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On Solid Ground

With new artistic director Hope Muir taking the helm of the National Ballet of Canada in January 2022, the company returned to the stage early March in a mixed winter programme that had a bit of the new, the old, and a goodbye. The quadruple-bill evening at the Four Seasons Centre included world premieres from Alysa Pires and Siphe November, Kenneth MacMillan’s ragtime classic “Elite Syncopations,” and a retirement performance from Jillian Vanstone in Christopher’s Wheeldon’s “After the Rain.”


National Ballet of Canada: mixed winter programme


Four Seasons Performing Arts Center, Toronto, Ontario, March 9, 2022


Josephine Minhinnett

National Ballet of Canada in “On Solid Ground” by Siphe November. Photograph by Karolina Kuras

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Recently promoted to principal dancer, November proved his choreographic might in his debut piece for the company’s main stage, “On Solid Ground.” It was a short but effective contemporary number for nine dancers on the “joy, self-awareness, and self-expression of the body in movement.” This type of joy wasn’t exuberant, but rather a quiet and internal one that stays aflame even when no one is watching. In the opening phrases, the dancers crouch and link arms to create the shape of a large winged bird, solidified in its simple beauty by the warmth of Lesa Wandi, an African hymn by Choolwe Muntanga. November chooses to stick to unison for the most part, with the group staying close together as they move around the stage under a grid of light. The movements are loose, soft-edged, supple, and never breaking, much like November’s intuitive qualities. There is something refreshing about the unaffectedness of the work. Even when principal dancers Svetlana Lunkina and Ben Rudisin peel away from the group, their unassuming duet does little to shift attention away from the group, which jumps softly up and down in a dark corner upstage with their backs turned from the audience. “On Solid Ground” feels wholly even and comfortable in itself. It doesn’t press or aspire, and as it moves through Benjamin Gordon’s soulful lyrics on love, it leaves me with a comforting feeling that everything will be alright in the end.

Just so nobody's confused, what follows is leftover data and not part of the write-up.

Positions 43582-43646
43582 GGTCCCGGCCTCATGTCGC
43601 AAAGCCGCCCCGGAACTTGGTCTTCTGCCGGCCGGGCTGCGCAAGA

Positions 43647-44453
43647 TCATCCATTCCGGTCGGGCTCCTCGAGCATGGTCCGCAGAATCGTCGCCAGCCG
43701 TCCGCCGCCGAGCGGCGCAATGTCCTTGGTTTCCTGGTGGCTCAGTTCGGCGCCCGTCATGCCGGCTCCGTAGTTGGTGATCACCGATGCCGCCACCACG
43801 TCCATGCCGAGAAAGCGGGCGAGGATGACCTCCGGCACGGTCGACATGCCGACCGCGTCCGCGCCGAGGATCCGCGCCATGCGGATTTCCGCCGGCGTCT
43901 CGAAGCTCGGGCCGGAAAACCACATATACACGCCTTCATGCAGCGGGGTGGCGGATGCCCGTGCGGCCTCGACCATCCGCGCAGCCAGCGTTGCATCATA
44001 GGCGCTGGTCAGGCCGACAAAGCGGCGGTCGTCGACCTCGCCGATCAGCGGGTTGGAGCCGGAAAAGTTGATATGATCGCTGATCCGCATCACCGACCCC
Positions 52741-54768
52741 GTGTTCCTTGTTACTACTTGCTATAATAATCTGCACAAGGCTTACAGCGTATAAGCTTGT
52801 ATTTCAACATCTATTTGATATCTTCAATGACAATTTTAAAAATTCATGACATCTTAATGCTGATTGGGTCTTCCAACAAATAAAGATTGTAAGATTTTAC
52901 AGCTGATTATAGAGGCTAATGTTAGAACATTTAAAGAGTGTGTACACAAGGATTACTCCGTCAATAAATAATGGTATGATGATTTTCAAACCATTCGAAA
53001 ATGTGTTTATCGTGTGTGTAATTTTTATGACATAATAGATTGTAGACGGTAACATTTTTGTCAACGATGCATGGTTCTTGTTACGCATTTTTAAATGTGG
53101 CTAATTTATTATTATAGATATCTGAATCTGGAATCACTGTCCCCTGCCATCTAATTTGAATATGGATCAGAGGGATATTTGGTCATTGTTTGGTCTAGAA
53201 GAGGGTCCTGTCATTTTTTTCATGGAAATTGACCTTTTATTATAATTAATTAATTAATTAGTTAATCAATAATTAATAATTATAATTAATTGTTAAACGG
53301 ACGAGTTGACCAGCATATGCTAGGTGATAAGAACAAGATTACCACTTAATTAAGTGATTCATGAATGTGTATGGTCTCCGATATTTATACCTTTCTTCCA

Heather Ogden and Brendan Saye in “Skyward” by Alysa Pires. Photograph by Karolina Kuras

The second world premiere of the evening, an airy neoclassical piece on pointe by choreographic associate Alisa Pyres, tended to greater ambitions. Pires, a strong contemporary choreographer, tested her classical metal in “Skyward” with dancers executing a complex series of quick turns, swooping attitudes, and phrases that barely landed before they took off in another direction, spritely conveying the upward flight of birds. The dancers looked completely committed to the gravity-defying quality of the thing, but struggled in their footing at times. While pleasant to watch and choreographically new for Pires, I much prefer the weight of her contemporary creations.

Jillian Vanstone and Harrison James in “After the Rain” by Christopher Wheeldon. Photograph by Karolina Kuras